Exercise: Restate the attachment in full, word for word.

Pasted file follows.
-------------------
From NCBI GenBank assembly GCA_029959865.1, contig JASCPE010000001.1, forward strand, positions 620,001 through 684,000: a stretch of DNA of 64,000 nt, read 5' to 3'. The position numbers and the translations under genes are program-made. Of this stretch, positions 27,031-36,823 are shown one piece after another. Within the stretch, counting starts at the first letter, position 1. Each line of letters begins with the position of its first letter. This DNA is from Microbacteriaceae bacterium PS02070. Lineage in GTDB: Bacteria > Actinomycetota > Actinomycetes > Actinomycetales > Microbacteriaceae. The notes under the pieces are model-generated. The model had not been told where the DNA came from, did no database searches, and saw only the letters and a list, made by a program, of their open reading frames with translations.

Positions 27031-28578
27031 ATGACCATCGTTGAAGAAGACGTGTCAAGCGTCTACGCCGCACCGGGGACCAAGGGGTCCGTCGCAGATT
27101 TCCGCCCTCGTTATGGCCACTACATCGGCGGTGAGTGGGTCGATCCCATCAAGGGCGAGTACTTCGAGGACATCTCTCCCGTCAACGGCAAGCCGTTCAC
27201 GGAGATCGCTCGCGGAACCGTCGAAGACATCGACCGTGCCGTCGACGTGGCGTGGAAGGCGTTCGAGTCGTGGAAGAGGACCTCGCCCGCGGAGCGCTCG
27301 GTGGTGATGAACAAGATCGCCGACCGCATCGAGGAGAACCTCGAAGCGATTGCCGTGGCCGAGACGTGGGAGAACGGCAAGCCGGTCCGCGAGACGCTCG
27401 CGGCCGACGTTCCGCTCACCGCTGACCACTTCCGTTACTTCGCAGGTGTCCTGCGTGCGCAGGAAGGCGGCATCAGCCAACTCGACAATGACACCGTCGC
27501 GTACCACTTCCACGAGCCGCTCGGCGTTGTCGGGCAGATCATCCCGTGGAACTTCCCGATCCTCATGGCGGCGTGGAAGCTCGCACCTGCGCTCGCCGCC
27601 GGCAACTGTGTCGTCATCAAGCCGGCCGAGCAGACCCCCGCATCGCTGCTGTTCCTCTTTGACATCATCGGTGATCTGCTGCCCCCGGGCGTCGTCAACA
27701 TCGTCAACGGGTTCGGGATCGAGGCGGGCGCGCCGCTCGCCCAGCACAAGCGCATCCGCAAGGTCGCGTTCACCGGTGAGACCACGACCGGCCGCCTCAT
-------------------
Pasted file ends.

From NCBI GenBank assembly GCA_029959865.1, contig JASCPE010000001.1, forward strand, positions 620,001 through 684,000: a stretch of DNA of 64,000 nt, read 5' to 3'. The position numbers and the translations under genes are program-made. Of this stretch, positions 27,031-36,823 are shown one piece after another. Within the stretch, counting starts at the first letter, position 1. Each line of letters begins with the position of its first letter. This DNA is from Microbacteriaceae bacterium PS02070. Lineage in GTDB: Bacteria > Actinomycetota > Actinomycetes > Actinomycetales > Microbacteriaceae. The notes under the pieces are model-generated. The model had not been told where the DNA came from, did no database searches, and saw only the letters and a list, made by a program, of their open reading frames with translations.

Positions 27031-28578
27031 ATGACCATCGTTGAAGAAGACGTGTCAAGCGTCTACGCCGCACCGGGGACCAAGGGGTCCGTCGCAGATT
27101 TCCGCCCTCGTTATGGCCACTACATCGGCGGTGAGTGGGTCGATCCCATCAAGGGCGAGTACTTCGAGGACATCTCTCCCGTCAACGGCAAGCCGTTCAC
27201 GGAGATCGCTCGCGGAACCGTCGAAGACATCGACCGTGCCGTCGACGTGGCGTGGAAGGCGTTCGAGTCGTGGAAGAGGACCTCGCCCGCGGAGCGCTCG
27301 GTGGTGATGAACAAGATCGCCGACCGCATCGAGGAGAACCTCGAAGCGATTGCCGTGGCCGAGACGTGGGAGAACGGCAAGCCGGTCCGCGAGACGCTCG
27401 CGGCCGACGTTCCGCTCACCGCTGACCACTTCCGTTACTTCGCAGGTGTCCTGCGTGCGCAGGAAGGCGGCATCAGCCAACTCGACAATGACACCGTCGC
27501 GTACCACTTCCACGAGCCGCTCGGCGTTGTCGGGCAGATCATCCCGTGGAACTTCCCGATCCTCATGGCGGCGTGGAAGCTCGCACCTGCGCTCGCCGCC
27601 GGCAACTGTGTCGTCATCAAGCCGGCCGAGCAGACCCCCGCATCGCTGCTGTTCCTCTTTGACATCATCGGTGATCTGCTGCCCCCGGGCGTCGTCAACA
27701 TCGTCAACGGGTTCGGGATCGAGGCGGGCGCGCCGCTCGCCCAGCACAAGCGCATCCGCAAGGTCGCGTTCACCGGTGAGACCACGACCGGCCGCCTCAT